While it's definitely wonderful news out of The Verge that Microsoft has managed to speed up boot times for Xbox users, it has left us with one very important question. Can we get a little extra boot speed over on the PC side, please?
In the most recent release of the Xbox insider test build for the Xbox Dashboard, Microsoft has managed to shave nearly 5 seconds off the load time of the console. This was achieved by simply making the opening Xbox animation shorter, which is a pretty smart yet obvious seeming move.
Of course, if Microsoft had done this to the excellent original Xbox startup animation I'd riot. That pulsing neon green on black electronic wub wub was a great way to get in the mood to game. The modern day Xbox Series console animation is pedestrian by comparison and can absolutely afford to lose a few seconds from that logo screen without any sweat.
This shorter load time will only be available to those using Energy Saver mode as opposed to Standby, at least for now. Energy Saver is the mode where the Xbox shuts down in between plays to save energy, as opposed to going into a standby sleep mode.
Windows 11 review: What we think of the new OS
How to install Windows 11: Safe and secure install
What you need to know before upgrading: Things to note before downloading the latest OS
Windows 11 TPM requirements: Microsoft's strict security policy
Having Energy Saver does take longer to start up and get back into the action, so that 5 or so second reduction will be appreciated by many. Plus it should also work for Xbox One generation consoles. Hopefully more people will give it a try with that quicker boot up speed and save on their electricity bills.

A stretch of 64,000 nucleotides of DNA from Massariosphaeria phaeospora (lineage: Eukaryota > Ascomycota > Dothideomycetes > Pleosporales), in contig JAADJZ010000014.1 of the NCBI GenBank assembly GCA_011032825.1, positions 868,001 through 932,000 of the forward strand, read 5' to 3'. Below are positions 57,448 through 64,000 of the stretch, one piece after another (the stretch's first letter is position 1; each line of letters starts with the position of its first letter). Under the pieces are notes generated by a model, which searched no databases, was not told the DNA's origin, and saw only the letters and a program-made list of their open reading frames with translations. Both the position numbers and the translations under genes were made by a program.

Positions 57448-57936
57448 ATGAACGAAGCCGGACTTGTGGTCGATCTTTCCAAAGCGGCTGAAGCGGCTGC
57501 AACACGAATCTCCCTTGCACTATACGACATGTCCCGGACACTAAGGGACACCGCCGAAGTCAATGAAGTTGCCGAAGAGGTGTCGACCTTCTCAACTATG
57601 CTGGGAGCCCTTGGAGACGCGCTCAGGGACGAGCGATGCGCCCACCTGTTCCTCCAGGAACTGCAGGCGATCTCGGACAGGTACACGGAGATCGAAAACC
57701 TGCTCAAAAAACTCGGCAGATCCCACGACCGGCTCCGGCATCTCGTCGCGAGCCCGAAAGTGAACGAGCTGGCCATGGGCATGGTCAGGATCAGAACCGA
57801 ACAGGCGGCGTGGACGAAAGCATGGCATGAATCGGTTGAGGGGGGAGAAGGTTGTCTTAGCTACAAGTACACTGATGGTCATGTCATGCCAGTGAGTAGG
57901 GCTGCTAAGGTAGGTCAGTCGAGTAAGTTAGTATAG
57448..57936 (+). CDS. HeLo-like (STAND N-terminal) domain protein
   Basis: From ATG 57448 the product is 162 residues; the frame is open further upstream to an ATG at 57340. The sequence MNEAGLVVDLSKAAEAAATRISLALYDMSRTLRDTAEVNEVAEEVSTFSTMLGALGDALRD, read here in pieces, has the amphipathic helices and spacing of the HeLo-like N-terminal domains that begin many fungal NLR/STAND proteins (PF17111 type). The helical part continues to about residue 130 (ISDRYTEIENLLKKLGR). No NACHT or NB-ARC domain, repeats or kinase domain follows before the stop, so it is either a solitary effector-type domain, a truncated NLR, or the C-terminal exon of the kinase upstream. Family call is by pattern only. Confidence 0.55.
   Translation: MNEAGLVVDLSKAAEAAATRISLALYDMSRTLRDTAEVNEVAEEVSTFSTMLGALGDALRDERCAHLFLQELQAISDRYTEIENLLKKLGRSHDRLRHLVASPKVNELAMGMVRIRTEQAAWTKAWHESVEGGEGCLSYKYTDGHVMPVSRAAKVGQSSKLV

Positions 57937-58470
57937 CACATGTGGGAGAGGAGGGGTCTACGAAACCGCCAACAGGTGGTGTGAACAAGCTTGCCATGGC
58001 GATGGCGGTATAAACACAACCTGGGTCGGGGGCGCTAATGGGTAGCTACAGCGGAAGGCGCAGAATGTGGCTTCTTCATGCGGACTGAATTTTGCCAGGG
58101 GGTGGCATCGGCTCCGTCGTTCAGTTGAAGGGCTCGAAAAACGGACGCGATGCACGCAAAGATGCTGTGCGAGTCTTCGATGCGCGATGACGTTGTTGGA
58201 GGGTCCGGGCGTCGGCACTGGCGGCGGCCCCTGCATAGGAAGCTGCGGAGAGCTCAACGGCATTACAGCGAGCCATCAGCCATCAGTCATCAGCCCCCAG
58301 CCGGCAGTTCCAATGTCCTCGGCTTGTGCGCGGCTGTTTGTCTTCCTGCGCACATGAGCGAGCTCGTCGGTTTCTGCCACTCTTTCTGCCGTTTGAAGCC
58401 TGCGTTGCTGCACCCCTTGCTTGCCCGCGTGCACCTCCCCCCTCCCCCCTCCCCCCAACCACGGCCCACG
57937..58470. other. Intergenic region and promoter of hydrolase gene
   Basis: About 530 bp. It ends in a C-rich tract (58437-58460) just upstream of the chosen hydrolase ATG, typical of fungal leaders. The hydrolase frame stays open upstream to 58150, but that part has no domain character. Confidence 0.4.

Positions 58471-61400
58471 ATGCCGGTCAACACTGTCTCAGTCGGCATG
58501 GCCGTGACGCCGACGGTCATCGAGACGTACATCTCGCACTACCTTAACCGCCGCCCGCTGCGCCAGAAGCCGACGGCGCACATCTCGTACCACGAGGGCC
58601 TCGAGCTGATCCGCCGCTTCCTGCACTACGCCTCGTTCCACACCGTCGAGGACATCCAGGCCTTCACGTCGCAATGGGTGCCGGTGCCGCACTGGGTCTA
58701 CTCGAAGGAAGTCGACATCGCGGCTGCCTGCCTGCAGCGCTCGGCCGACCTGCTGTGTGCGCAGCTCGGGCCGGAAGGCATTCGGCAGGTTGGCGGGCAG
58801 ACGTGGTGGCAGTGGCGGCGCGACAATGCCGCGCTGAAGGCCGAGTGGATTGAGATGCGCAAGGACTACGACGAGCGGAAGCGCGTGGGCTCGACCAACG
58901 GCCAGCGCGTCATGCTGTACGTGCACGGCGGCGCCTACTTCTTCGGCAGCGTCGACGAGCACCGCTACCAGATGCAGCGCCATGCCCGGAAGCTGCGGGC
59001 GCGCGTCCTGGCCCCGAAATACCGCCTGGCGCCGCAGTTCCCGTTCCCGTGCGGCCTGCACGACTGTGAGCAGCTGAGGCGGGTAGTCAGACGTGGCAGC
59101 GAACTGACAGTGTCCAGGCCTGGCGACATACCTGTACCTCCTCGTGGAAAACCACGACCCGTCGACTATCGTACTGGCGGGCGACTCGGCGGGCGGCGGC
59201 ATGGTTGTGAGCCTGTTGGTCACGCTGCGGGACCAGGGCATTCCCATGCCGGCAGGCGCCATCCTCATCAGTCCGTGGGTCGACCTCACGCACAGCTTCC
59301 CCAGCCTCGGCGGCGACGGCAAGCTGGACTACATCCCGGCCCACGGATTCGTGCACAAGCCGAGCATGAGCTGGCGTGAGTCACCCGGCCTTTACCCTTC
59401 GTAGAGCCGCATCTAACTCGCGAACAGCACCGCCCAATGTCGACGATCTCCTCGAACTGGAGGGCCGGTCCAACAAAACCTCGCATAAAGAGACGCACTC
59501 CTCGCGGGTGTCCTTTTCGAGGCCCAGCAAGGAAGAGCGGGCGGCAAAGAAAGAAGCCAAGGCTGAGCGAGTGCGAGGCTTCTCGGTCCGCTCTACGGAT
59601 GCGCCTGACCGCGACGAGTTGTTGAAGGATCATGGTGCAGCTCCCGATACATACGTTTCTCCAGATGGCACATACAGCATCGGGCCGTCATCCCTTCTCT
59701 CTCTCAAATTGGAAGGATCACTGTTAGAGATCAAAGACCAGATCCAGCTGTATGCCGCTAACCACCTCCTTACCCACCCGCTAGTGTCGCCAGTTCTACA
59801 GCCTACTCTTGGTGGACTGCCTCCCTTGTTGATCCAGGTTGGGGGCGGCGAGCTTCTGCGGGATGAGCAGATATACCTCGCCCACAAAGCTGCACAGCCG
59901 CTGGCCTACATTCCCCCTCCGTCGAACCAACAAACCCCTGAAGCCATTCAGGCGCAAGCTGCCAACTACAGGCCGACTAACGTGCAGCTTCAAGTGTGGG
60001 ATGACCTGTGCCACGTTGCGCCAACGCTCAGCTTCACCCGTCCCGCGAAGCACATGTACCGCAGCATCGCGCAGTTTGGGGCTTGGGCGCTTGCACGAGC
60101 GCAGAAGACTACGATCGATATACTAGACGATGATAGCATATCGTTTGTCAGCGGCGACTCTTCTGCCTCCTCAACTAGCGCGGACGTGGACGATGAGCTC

So if the Xbox logo animation could be cut down for smoother startups, maybe the Windows one could use the same treatment. Thanks to SSDs on PCs and consoles, boot times are much friendlier than they were in the past, but every second counts. It's frustrating to learn that you might have been staring at a logo for a little less time and get into the action that bit faster.
The other clear option here for Microsoft is to go back to the days of yore and try to impress us with their logo screens once more. If you're going to make my device take an extra 10 seconds to load because you want to get that brand association in, at least make it too cool to complain about.